The state’s largest electric utility insisted Wednesday it could reduce outages by up to 40 percent a decade from now with a 10-year improvement plan that would gradualy add more than $13 to the average residential monthly bill.

Connecticut Light & Power Co. unveiled a plan to invest an extra $2.2 billion in tree-trimming, line and pole replacement and other improvements designed to “harden” its grid against the elements.

But the utility stopped short of recommending extensive burying of existing overhead lines, suggesting instead a study on the feasibility of limited, strategic use of underground lines to protect vital community centers.

The plan also drew some preliminary compliments from the chairman of Gov. Dannel P. Malloy’s Two Storm Panel, though the group isn’t expected to issue its final report until early next month.

“Not to speak for the public, but that is actually pretty reasonable,” Chairman Joseph McGee said after CL&P Vice President Dana Louth finished outlining the proposal. McGee added that the proposal could spark an interesting public debate over how much more reliable electric service should cost. “This could be a great fight.”

CL&P officials estimated that the improvements they proposed would add about 1 percent annually to the service cost, or about $1.30 to the typical monthly residential bill. By the time the proposed 10-year improvement plan is complete, an extra $13.02 would be added to that average bill.

There is one big asterisk, however.

Utility officials were quick to note that this $13.02 projection is based on current dollar values, and would certainly be higher 10 years from now after adjustments for inflation.

The most cost-efficient segment of the plan, Louth said, centers on trees, which caused the “vast, vast, vast majority” of the more than 1.4 million outages that affected the state between Tropical Storm Irene in late August and the October nor’easter combined.

CL&P would add $366 million to its tree-trimming budget in total over the next decade by:

  • Dramatically expanding trim zones to cover not only overhanging branches but also trees farther away but still at risk of falling into lines.
  • Speeding up the cycle for trimming and clearing trees from power line buffer zones from five years to four.

The company’s annual tree-trimming budget, which ranged from $23.7 million to $27.4 million over the past four years, would grow on average by more than $36 million per year.

Another $413 million would be spent over the next decade replacing 50- and 60-year-old telephone poles that struggle to support heavy equipment, as well as improving bracing materials. About 200,000 of the company’s poles were installed under earlier, less stringent national safety code standards, Louth said, but he added that not all need to be replaced.

Both the enhanced tree-trimming and the pole replacement efforts would be limited to about 60 percent of the company’s roughly 16,700 miles of wires, officials said. These changes would affect “backbone” lines and larger “lateral” lines serving larger populations.

The single-largest expense, about $1.4 billion, involves replacing thinner, bare wires with thicker wires covered with a coating designed to resist pressure from tree limbs and extend overall life.

The company explored two other alternatives, but recommended against them after noting they would double the projected cost over 10 years.

  • Expanding tree-trimming efforts and pole replacement work throughout the entire system, including smaller “lateral” lines that generally serve the fewest numbers of customers. This would add another $1.2 billion to the cost over the next decade.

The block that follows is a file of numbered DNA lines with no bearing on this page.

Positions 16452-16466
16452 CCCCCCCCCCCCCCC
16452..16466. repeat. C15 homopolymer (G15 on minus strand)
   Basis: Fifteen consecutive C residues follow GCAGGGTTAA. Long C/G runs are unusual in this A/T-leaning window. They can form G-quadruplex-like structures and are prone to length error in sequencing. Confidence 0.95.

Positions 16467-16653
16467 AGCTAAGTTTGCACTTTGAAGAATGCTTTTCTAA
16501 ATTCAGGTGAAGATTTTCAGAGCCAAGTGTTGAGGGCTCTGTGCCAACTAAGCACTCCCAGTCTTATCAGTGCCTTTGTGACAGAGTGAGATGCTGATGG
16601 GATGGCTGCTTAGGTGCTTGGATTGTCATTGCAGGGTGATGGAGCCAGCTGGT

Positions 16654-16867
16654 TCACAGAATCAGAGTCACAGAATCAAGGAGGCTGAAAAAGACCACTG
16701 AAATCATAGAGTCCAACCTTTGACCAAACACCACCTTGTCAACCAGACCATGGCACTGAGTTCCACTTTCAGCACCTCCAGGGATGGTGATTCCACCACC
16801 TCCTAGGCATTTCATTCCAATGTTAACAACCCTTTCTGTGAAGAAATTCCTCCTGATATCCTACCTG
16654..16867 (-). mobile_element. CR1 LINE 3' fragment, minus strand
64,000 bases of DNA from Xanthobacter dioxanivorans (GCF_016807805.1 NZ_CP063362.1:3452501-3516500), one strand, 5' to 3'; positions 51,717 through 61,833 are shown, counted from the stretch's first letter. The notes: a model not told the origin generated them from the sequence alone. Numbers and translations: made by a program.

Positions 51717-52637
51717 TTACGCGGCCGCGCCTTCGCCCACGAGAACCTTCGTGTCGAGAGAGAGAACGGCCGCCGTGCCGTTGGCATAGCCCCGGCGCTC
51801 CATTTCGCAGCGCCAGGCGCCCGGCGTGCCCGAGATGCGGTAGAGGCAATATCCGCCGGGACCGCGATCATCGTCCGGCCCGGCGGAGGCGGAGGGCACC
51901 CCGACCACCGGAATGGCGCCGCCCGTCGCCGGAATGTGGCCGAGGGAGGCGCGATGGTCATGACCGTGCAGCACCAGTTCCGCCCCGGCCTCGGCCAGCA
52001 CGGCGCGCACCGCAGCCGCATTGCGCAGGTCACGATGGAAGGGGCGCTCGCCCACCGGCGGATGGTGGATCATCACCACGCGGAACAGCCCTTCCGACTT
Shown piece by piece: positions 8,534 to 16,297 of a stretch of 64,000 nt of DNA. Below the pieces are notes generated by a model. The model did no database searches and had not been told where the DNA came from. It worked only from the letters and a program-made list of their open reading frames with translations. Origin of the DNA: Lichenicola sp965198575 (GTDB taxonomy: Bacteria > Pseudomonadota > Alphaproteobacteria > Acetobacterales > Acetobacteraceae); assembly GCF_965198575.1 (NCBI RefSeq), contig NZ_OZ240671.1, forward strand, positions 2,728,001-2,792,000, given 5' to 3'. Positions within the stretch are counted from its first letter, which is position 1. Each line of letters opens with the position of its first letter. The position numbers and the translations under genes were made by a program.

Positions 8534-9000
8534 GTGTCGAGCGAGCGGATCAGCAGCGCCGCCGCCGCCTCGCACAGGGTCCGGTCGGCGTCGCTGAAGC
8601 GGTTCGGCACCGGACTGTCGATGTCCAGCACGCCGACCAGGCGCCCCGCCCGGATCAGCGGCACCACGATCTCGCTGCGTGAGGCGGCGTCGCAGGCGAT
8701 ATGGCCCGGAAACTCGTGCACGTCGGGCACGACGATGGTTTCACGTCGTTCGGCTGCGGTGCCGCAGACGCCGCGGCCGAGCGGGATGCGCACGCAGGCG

• Burying overhead wires leading into vital community centers — neighborhoods that include police and fire services, grocery stores, gasoline stations and shelters. It would cost another $1 billion to bury these lines in about 100 cities and towns.

The challenge, Louth said, is to develop a plan in which “the improvement level is significant enough to notice” but the added cost isn’t too significant given the relative infrequency of severe storms.

CL&P officials estimate that had this system been in place by late summer, the 671,000 outages caused by Tropical Storm Irene would have been reduced to 430,000. And the October nor’easter’s 871,000 outages would have been reduced to 590,000. CL&P serves 1.2 million residential and business customers in total spread across 149 cities and towns.

A final perk of the electric grid “hardening” plan, Louth said, is that the company likely would have to double its current contingent of nearly 175 repair crews, providing a boost to the state’s economy.

The panel, which Malloy appointed to assess not only the utilities’ readiness to handle severe storms, but also that of state and local governments and private, nonprofit social services, didn’t formally endorse the CL&P plan Wednesday.

But McGee said it offers significant value simply because it represents the first public estimate of the cost of an electric grid upgrade that offers a “very significant” upgrade in overall reliability.

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Keith M. PhaneufState Budget Reporter

Keith has spent most of his 31 years as a reporter specializing in state government finances, analyzing such topics as income tax equity, waste in government and the complex funding systems behind Connecticut’s transportation and social services networks. He has been the state finances reporter at CT Mirror since it launched in 2010. Prior to joining CT Mirror Keith was State Capitol bureau chief for The Journal Inquirer of Manchester, a reporter for the Day of New London, and a former contributing writer to The New York Times. Keith is a graduate of and a former journalism instructor at the University of Connecticut.

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